Source AP ©

Land dispute turns into arson in Kenya slum

A crowd commited an arson of a church on Friday in one of Africa's largest slums after a long-running land dispute that flared into violence. Nobody was injured.

Police officer Herbert Khaemba said that there was a dispute between the local Nubian community, which is mainly Muslim, and the Presbyterian church over who owned the land in the slum of Kibera on the outskirts of Nairobi.

Local resident Abdullah Musa said that the attack was sparked when owners of the church compound, which mainly consisted of flimsy structures built with corrugated iron sheets, extended its perimeter fence over a disputed strip of land two days ago. Muslims had previously used the area to pray.

Police officers watched as about 100 angry youths vandalized vehicles and pelted a fire truck with stones, smashing its windshield, after firefighters arrived on the scene.

Musa said officers had fired shots in the air as they arrived to try to clear the crowd, but the angry Nubians had ignored them. Stone-throwing youths had earlier driven away a handful of guards inside the compound who had machetes, he said, but no one was injured.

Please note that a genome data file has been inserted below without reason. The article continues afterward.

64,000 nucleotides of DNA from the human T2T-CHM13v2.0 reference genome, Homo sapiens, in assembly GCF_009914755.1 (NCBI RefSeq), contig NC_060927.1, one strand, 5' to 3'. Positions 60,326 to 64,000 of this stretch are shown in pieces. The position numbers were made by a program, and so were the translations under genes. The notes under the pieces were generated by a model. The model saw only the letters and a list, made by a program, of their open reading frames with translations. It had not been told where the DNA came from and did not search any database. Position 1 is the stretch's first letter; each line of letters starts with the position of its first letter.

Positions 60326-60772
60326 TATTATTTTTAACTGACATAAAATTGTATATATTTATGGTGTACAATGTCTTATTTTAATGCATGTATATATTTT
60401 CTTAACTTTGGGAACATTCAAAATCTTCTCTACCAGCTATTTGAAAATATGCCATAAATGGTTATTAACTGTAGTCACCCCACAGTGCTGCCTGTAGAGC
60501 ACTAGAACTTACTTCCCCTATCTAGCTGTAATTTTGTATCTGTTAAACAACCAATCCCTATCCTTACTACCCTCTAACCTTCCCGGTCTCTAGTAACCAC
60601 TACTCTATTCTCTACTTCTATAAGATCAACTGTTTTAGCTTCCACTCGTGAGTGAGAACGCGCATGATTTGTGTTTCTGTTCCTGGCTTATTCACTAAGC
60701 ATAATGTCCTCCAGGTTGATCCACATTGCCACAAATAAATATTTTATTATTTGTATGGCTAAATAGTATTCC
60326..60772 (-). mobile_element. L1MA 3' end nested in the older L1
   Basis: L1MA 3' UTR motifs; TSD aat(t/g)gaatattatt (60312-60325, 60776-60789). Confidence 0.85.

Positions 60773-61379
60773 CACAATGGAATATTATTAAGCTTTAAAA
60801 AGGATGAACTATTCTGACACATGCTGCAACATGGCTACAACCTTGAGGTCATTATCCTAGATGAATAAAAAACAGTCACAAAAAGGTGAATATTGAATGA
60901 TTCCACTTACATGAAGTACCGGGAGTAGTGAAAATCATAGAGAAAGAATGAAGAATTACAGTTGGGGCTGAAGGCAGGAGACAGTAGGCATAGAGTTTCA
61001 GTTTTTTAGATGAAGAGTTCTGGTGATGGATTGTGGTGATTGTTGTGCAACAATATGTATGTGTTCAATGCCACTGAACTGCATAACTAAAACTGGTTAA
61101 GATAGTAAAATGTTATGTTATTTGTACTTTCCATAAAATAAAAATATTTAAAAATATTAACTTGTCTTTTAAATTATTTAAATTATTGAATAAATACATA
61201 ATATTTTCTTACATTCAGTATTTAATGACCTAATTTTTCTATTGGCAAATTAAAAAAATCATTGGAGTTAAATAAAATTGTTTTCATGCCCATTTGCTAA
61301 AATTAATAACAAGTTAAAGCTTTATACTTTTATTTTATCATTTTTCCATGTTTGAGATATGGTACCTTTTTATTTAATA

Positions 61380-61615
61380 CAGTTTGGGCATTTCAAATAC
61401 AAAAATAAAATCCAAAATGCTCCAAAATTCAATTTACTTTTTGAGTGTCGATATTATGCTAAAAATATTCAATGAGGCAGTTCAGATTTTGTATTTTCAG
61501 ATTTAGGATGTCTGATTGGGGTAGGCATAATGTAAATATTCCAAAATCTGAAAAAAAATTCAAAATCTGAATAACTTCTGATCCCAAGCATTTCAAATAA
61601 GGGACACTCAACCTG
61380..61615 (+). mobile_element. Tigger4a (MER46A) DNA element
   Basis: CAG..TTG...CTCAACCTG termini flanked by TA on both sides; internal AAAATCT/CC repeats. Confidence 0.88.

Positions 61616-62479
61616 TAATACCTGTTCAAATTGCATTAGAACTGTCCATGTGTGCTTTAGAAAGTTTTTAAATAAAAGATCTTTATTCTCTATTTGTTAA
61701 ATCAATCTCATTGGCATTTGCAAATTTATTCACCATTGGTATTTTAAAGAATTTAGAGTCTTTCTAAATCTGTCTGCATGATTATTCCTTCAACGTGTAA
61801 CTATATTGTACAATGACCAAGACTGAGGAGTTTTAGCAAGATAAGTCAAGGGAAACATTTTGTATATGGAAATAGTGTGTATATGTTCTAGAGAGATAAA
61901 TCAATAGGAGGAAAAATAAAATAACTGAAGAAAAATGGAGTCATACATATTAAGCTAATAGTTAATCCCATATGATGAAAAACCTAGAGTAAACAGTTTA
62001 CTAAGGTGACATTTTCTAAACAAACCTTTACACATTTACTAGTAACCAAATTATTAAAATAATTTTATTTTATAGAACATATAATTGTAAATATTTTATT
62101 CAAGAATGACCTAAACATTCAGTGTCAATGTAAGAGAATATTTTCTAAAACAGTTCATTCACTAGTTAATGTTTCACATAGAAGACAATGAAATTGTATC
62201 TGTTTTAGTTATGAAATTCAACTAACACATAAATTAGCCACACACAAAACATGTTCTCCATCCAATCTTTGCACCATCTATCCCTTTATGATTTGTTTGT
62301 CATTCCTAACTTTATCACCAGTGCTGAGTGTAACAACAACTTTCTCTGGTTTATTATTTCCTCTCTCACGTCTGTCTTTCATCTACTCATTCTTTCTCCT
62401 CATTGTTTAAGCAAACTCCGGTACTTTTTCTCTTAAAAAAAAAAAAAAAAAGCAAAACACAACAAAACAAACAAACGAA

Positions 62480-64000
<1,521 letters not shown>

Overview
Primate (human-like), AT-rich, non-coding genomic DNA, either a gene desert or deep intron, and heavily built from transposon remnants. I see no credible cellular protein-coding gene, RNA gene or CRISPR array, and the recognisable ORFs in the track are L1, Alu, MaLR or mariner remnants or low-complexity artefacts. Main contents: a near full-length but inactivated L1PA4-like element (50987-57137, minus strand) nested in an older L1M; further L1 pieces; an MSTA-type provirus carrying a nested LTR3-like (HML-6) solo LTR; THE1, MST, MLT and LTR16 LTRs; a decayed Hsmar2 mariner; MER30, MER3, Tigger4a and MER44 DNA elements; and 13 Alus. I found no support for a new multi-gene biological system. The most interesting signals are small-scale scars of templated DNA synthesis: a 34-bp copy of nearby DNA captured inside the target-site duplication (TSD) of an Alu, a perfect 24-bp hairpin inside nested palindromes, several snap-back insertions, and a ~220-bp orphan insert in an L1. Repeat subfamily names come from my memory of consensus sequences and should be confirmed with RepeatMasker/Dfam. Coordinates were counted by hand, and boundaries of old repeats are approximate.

Later, the attackers seized the metal sheets that had been used to set up several temporary structures inside the compound.

Population pressure, poverty and lack of infrastructure frequently contribute to tensions between communities in Kibera, which has around 1 million inhabitants.

Nubians came to Kenya from Egypt and Sudan after serving with the British Army in the King's African Rifles regiment during World War I. The British settled them in Kibera, a maze of potholed tracks and ramshackle dwellings topped by rusting iron roofs.